The concepts introduced here can be extended to apply to essentially any type of system or data to allow individual user preferred settings to be stored with content (data) for each title separately, so that they are maintained when moving from one performance/playback system to another. For example, a video clip can be stored on the portable device along with the preferred volume, pitch, color, hue, and other settings associated with the video clip, configured so that when the portable device is used in its reproduction mode, there is no need to make adjustments to satisfy the setting preferences of one or more individuals, for each title.
The portable device can be configured to receive and store karaoke song files, including music and lyrics, and to store user playback preferences, on a song by song allocation, which may be stored separately from the karaoke song files. The user preferences may be used to automatically modify the playback parameters of a playback system, to match a selected set of user preferences, without modifying the karaoke song files stored in the portable device. A user can store preferences on a song by song basis (or more generally, on a title by title basis, for any type of content). In addition, multiple users can use the same portable device, where each user can store his own set of preferences for any given song in the portable device.
In one embodiment, each song is stored in non-volatile memory in the portable device, and each song is associated in that non-volatile memory with a pointer to the corresponding set of users preferences, which are also stored in non-volatile memory in the portable device. For each song, a separate pointer for this purpose can be created for each user's preferences. Upon playback, the appropriate pointer (song-specific and user-specific) is accessed to locate and retrieve the appropriate preferences and apply them to the output media stream.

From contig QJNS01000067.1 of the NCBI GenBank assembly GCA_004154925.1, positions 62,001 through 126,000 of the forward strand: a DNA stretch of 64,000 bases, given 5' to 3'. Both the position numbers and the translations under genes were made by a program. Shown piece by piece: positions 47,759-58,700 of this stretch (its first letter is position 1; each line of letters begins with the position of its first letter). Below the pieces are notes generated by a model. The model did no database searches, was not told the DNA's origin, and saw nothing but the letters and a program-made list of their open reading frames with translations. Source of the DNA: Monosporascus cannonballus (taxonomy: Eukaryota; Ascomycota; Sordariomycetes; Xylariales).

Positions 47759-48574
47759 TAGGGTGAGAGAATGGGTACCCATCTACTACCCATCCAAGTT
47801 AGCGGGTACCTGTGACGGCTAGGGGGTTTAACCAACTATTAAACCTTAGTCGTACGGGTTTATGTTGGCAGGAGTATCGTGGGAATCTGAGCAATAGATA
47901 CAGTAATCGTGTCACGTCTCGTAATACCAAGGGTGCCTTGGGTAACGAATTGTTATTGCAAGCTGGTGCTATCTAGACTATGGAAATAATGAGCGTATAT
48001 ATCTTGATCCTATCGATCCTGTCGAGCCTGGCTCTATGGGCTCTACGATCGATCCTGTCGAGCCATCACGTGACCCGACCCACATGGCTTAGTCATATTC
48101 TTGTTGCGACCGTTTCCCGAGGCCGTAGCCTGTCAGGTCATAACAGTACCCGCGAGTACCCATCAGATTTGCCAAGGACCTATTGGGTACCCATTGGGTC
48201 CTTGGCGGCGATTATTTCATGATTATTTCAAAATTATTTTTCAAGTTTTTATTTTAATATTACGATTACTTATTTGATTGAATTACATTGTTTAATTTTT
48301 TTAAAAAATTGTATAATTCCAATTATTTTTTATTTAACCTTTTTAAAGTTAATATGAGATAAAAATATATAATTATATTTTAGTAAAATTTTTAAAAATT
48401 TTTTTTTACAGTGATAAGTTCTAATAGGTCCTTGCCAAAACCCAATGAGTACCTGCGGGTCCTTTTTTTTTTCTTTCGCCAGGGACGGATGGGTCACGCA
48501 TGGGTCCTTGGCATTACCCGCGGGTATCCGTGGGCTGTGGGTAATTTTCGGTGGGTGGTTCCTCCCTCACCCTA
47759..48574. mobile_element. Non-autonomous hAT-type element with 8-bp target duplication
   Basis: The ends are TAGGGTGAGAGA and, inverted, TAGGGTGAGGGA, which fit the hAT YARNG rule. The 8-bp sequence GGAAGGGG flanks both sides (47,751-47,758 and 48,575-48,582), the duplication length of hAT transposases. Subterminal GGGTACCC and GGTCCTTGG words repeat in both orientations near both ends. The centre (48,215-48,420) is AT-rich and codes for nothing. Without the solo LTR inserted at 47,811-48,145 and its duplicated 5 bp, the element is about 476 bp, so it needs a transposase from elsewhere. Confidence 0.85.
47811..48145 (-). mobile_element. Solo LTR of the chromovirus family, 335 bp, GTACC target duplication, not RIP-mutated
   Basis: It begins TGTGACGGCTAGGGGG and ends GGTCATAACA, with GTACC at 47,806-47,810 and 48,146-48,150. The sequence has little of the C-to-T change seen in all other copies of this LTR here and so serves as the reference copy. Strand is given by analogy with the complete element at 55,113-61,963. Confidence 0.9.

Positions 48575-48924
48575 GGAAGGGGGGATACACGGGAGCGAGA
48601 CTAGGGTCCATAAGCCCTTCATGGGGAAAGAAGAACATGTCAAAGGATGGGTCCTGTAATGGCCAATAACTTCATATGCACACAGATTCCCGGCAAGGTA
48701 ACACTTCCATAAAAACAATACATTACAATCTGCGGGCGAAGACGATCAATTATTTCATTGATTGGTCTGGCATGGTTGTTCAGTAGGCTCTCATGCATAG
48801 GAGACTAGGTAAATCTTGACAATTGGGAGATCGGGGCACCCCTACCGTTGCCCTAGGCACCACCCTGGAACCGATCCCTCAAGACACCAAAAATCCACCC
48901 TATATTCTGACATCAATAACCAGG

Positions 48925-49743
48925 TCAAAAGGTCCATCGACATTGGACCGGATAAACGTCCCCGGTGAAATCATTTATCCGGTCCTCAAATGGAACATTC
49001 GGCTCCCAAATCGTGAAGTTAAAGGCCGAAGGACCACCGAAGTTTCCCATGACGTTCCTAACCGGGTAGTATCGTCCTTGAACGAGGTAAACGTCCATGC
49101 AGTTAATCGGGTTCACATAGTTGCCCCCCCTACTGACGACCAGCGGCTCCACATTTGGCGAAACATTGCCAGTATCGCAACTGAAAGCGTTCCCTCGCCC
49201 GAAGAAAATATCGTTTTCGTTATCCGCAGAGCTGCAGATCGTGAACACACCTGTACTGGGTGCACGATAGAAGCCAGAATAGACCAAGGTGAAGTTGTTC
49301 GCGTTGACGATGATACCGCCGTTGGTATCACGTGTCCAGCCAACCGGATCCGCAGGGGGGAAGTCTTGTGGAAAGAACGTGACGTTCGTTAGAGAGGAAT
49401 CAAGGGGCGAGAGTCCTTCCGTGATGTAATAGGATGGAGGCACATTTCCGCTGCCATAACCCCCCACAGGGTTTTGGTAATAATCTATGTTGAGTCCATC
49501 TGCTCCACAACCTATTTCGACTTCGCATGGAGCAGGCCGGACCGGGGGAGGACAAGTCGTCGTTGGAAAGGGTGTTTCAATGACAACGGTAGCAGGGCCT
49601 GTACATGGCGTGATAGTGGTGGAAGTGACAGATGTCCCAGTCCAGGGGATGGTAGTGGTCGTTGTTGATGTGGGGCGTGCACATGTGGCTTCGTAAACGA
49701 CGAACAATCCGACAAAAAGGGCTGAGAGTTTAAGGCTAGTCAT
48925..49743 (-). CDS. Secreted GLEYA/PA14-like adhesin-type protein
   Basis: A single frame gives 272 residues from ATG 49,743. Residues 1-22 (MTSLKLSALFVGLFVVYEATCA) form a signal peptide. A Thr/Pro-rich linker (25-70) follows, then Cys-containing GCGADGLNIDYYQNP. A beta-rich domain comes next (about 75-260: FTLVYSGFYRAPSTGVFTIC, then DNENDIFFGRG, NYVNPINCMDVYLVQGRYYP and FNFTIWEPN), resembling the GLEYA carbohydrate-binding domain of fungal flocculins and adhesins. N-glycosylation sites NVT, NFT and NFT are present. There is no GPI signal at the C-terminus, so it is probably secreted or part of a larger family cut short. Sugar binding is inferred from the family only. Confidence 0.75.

In one embodiment, the portable device 1 is configured to connect to the computer 2 via a conventional digital interface 3, such as a universal serial bus (USB), or Firewire (IEEE-1394) interface. Karaoke songs and preferred user settings can be downloaded into a non-volatile memory in the portable device 1, by using the computer 2. The computer 2 can also build the song's directory in the karaoke device's memory. The software which enables and/or controls these operations can be stored in the portable device 1, the computer 2, or both.